ArtsEmerson will bring opera, circus, and provocative plays from around the world during its 2016-2017 season lineup, announced this week.
“The season is a potent mix of stories and styles that we offer as an invitation to get swept into the vibrant, urgent conversation underway in Boston about who we are and how we live together, how we find our unity in our diversity,” said co-artistic director David Dower in a press release.
The seventh season of ArtsEmerson will kick off with Cuisine & Confessions, the U.S. premiere of Montreal’s Les 7 doigts de la main’s latest circus, July 12-August 7 at the Cutler Majestic Theatre. Cuisine & Confessions incorporates all five senses into the acrobatics and choreography, for a literal theatrical feast.
Another Quebecois circus, Machine de Cirque from Quebec City, will be at the Paramount Mainstage September 21-October 2. This raucous and dazzling show uses props such as juggling clubs, drum kits, a teeterboard, and bath towels to make you laugh and cheer.
Before that however, September 10-17 will bring the Ouroboros Trilogy, a series of operas centered around Madame White Snake, a character from Chinese legend. Naga, composed by Emerson Professor Scott Wheeler, is about a young monk who is tempted by Madame White Snake while on the path to nirvana. Madame White Snake, winner of the 2011 Pulitzer Prize and composed by Zhou Long, is the tale of a demon who longs to become human so she can experience love. Paola Prestini composed Gilgamesh, in which the half-demon son of Madame White Snake must choose between family and happiness. All librettos were written by Boston’s Cerise Lim Jacobs.
Two Irish theater companies will visit the Paramount Mainstage next year: Gare St. Lazare will perform Here All Night, a musical interpretation of Samuel Beckett, October 5-9; and Druid Theatre Company will offer Martin McDonagh’s The Beauty Queen of Leenane, about the relationship between a lonely single woman and her aging, manipulative mother, February 8-19.
Mothers and daughters will be having a bit of a moment on ArtsEmerson stages.
Playwright/actress Melinda Lopez, who came to the Jackie Liebergott Black Box Theatre in February for a Public Dialogue on diversity in theater, returns October 27-November 20 to perform in Mala, her one-woman show about a “bad daughter” caring for her mother in her final days. The show will be directed by Dower, with ArtsEmerson co-artistic director Polly Carl as dramaturg.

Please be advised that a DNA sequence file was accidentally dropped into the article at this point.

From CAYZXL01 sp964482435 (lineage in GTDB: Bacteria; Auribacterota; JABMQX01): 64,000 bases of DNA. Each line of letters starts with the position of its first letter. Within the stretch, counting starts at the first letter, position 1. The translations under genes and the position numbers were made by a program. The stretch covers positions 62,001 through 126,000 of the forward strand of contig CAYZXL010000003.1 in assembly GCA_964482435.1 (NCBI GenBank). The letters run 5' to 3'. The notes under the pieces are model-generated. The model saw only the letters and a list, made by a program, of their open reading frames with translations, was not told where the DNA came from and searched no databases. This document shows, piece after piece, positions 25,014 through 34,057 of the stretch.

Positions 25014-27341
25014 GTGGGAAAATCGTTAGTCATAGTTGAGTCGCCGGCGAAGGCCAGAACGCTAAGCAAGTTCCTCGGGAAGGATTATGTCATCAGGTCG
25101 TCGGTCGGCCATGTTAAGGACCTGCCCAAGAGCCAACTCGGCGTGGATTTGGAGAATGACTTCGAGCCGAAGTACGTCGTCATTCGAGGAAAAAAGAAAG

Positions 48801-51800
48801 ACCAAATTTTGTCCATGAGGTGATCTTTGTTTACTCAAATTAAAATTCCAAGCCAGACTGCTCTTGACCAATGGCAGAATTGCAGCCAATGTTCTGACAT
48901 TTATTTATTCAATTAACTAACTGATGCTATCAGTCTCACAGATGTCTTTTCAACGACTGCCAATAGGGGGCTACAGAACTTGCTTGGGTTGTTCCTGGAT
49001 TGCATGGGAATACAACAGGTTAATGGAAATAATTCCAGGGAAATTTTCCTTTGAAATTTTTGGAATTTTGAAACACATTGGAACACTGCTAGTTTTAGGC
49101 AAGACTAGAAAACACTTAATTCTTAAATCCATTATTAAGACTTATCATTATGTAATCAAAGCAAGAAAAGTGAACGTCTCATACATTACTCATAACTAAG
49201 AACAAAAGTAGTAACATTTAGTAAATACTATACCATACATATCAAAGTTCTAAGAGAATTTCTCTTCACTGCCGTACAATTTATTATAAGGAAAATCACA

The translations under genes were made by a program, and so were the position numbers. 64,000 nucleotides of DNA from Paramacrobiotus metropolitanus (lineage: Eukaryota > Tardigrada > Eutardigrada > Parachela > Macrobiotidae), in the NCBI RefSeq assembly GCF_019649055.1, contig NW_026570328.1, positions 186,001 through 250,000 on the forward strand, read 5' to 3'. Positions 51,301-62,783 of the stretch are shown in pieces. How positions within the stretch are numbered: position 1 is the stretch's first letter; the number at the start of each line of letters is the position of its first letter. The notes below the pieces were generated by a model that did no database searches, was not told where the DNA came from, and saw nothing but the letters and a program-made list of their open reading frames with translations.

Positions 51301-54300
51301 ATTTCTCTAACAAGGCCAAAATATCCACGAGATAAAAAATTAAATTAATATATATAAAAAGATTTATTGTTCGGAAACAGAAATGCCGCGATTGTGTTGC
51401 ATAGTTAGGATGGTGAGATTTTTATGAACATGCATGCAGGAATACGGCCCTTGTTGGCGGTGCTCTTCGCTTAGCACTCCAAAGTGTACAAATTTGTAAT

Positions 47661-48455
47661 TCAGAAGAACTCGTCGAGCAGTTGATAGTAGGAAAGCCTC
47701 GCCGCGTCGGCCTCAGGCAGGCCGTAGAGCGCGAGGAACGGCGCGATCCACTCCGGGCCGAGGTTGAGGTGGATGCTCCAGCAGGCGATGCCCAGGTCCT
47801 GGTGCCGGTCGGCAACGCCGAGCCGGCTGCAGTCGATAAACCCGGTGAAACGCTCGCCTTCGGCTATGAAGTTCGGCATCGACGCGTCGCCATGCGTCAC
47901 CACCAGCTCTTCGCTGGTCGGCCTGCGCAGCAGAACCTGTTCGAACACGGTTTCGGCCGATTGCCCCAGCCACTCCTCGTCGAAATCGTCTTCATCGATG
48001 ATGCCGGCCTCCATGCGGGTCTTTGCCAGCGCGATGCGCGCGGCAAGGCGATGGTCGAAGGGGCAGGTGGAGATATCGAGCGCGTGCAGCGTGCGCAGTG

From Hungary comes Béla Pintér & Company’s Our Secrets, about a musician whose confession of pedophilia is recorded in 1980 Communist Budapest and who is subsequently pressured into becoming a government informant. Our Secrets will run from January 19-22 at the Paramount Mainstage.
Citizen: An American Lyric is a staged version of Claudia Rankine’s poetic examination of race in America, which won the 2014 National Book Award. Rankine works with video artist John Lucas to challenge audiences to wrestle with the aggressions of daily life in the United States. It will run from March 15-19 at the Paramount Mainstage.
Thaddeus Phillips of Lucidity Suitcase International takes audiences on a trip around the world, examining the mundane and surreal experiences of travel in Hungary, Serbia, Morocco, Colombia, the Netherlands, and Mexico in 17 Border Crossings, coming to the black box theatre April 19-29.
You’ll have to wait more than a year to see How to Be a Rock Critic, based on the writing of Lester Bangs and performed by Erik Jensen May 11-27 in the black box theatre. In a living room strewn with records, beer bottles and drug paraphernalia, Bangs starts railing about his missing copy of Astral Weeks and invites audiences to imagine a single night in the legendary rock critic’s short life.
In the meantime, there are still two performances left in ArtsEmerson’s 2015-2016 season: Marissa Chibas’ Daughter of a Cuban Revolutionary will run from April 27-May 1 at the Jackie Liebergott Black Box Theatre; and Latino Theater Company’s Premeditation runs from May 4-14 at the Paramount Mainstage.
For more information, visit ArtsEmerson.org.